Grant, we pray, Almighty God, that as we believe your only-begotten Son our Lord Jesus Christ to have ascended into heaven, so we may also in heart and mind there ascend, and with him continually dwell; who lives and reigns with you and the Holy Spirit, one God, for ever and ever. Amen. (Collect for Ascension, BCP 226)
Last Thursday we celebrated the Ascension of Our Lord Jesus Christ. Ascension Day, or Holy Thursday probably isn’t as well celebrated as it has been in the past. But it is important. Be it in three days or forty, the Resurrected Jesus leaves us, but he doesn’t abandon us. He must return to his Father to finish his task, to act as our intercessor, as when we invoke his name in prayer, and to send the Holy Spirit to all the world
Yesterday we heard part of Jesus’ prayer for his disciples, those whom he loved (Jn 17:6-19). The Ascension is the fulfillment of the High Priestly Prayer, and the Prayer is for the promise given at the Ascension. Addressing his Father, Jesus begins, “I have made your name known to those whom you gave me from the world,” and he goes on to say that he has taught them everything he received from his Father. Jesus is leaving the world, leaving those who have faithfully abided in him, as he has abided in them. As he abided in the Father. He is the bond, the bridge, the river of living water between fallen humankind and the Creator who made us. We tend to not take the fall of Adam seriously, because there are those who want to use that to deny our natural evolution. But spiritually the fall is real, and Jesus is the new Adam. It is real in that we are flawed creatures, given to turning our backs on our God and each other.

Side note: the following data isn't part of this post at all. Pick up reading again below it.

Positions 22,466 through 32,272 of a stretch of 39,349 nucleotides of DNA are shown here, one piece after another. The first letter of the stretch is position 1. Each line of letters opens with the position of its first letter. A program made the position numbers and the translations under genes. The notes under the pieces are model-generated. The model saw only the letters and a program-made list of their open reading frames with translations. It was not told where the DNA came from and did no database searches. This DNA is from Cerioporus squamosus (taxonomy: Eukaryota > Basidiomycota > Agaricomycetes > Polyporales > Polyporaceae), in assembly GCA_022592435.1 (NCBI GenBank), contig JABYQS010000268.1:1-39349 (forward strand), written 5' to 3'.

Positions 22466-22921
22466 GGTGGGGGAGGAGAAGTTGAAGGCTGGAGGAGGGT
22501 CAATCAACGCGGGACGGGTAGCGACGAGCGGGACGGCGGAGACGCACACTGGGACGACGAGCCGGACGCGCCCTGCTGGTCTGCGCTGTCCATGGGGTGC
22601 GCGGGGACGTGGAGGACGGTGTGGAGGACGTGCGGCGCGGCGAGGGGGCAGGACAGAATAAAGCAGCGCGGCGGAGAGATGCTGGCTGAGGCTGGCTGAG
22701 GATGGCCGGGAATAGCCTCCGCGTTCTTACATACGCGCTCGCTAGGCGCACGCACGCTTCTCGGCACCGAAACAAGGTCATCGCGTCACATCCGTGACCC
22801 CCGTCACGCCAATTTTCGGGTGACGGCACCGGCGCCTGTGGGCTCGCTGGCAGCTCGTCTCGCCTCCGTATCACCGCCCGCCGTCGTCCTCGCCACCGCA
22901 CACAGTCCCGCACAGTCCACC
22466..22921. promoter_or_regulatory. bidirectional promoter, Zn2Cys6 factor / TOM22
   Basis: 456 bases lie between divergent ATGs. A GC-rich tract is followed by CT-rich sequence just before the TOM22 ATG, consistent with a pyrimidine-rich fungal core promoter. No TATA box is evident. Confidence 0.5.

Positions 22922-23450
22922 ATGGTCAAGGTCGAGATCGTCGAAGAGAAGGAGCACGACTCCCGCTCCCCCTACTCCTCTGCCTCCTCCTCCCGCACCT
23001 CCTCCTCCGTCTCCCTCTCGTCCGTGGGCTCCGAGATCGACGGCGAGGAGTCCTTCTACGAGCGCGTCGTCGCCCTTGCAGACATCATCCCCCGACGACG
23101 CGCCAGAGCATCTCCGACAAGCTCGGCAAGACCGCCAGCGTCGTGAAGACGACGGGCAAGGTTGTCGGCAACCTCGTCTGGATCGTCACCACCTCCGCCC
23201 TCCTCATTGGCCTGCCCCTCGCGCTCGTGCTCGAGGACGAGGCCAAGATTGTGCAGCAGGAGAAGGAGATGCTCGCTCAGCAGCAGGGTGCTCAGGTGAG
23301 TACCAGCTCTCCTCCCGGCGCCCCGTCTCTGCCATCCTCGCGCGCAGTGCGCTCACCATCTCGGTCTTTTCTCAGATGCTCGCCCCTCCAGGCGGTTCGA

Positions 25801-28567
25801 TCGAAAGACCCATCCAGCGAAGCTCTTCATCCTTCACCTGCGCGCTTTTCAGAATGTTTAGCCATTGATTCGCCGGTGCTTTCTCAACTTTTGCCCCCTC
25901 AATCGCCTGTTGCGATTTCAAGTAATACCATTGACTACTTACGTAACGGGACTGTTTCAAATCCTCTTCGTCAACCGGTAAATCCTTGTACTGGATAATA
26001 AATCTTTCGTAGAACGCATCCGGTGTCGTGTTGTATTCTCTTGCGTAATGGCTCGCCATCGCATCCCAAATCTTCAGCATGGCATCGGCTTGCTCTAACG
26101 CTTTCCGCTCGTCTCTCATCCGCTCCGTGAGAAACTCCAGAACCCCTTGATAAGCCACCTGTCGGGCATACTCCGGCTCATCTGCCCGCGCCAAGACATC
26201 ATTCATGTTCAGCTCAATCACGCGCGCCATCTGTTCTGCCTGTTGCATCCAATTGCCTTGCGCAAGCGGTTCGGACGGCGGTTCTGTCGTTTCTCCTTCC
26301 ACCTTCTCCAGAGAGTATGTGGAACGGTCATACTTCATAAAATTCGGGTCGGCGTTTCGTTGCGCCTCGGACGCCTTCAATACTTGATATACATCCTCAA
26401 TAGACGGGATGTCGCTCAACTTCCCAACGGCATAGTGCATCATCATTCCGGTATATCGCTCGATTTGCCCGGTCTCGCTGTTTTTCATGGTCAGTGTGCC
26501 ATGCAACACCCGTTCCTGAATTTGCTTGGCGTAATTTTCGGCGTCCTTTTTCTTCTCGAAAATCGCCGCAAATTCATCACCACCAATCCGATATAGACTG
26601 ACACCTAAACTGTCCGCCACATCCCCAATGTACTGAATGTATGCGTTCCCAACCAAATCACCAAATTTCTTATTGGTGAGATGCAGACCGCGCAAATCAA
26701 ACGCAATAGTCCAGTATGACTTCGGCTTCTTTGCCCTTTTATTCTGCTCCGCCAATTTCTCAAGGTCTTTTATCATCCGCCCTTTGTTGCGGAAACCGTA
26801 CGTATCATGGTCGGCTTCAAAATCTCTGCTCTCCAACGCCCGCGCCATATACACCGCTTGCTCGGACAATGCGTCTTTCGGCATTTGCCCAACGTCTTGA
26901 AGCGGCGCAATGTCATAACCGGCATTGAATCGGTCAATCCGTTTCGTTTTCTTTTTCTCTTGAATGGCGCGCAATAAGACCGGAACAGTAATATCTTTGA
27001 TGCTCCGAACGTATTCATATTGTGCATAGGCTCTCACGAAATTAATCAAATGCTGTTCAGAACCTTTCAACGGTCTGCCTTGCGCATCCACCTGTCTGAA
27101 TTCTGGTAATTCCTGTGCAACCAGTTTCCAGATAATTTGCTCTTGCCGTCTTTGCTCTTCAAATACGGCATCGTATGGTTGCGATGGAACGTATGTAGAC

The gifts we received in the Incarnation, the teaching and healing of Jesus, the Passion, Crucifixion, Resurrection don’t stop there, but are fulfilled in the ascended Christ. It is in this priestly prayer in John that we can see the enormity of Christ’s gift.
Jesus is asking his Father to not only grant us forgiveness of sin, total forgiveness, eternal life, and the gift of the Cross, but that we be lifted up, ascended. And he is asking that his own, first the Apostles and disciples around him, but then all of us that will come after, that we be sanctified. Hallowed, the same word we use in the Lord’s Prayer. We are a sanctified people. We can’t be un-sanctified anymore than we can be un-redeemed, removed from the Shepherd’s flock, our name struck off of the Book of Life. What we can do it turn from these gifts, gifts of such inestimable grace as to overwhelm the mind. We can take ourselves to Hell, not in fire and brimstone and the profane images of a Hieronymus Bosch, but in silence, faceless, nameless loveless forever, a forever denied the love of God, the love of the Christ who remade the world and remade us. And so, Jesus is asking his Father to protect his own, as Jesus did in his life with us. Now that he is leaving, he prays, “because they do not belong to the world, just as I do not belong to the world. I am not asking you to take them out of the world, but I ask you to protect them from the evil one. They do not belong to the world, just as I do not belong to the world. Sanctify them in the truth; your word is truth. As you have sent me into the world, so I have sent them into the world.”